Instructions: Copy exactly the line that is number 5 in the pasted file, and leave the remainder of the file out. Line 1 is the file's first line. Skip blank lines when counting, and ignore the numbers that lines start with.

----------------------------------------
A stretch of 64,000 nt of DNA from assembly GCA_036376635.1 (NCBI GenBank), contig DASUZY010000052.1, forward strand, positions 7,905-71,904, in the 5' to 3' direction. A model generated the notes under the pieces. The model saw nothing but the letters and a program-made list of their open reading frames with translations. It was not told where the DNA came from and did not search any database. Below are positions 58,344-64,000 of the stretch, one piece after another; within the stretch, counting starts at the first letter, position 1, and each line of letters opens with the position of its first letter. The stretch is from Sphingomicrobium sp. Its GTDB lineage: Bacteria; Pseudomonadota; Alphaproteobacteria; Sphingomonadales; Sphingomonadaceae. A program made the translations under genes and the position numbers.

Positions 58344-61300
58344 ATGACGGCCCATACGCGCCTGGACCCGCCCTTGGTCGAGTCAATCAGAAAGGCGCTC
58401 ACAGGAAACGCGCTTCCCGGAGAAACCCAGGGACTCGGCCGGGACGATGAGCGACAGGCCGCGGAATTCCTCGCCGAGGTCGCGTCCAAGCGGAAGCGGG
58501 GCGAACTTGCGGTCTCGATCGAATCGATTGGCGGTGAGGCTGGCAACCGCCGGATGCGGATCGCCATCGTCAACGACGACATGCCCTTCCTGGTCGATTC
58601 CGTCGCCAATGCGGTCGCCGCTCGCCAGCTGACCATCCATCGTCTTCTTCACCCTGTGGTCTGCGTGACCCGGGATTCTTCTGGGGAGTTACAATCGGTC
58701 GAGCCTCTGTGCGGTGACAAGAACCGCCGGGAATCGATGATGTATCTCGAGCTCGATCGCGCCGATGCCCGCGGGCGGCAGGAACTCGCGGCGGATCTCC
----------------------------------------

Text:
58501 GCGAACTTGCGGTCTCGATCGAATCGATTGGCGGTGAGGCTGGCAACCGCCGGATGCGGATCGCCATCGTCAACGACGACATGCCCTTCCTGGTCGATTC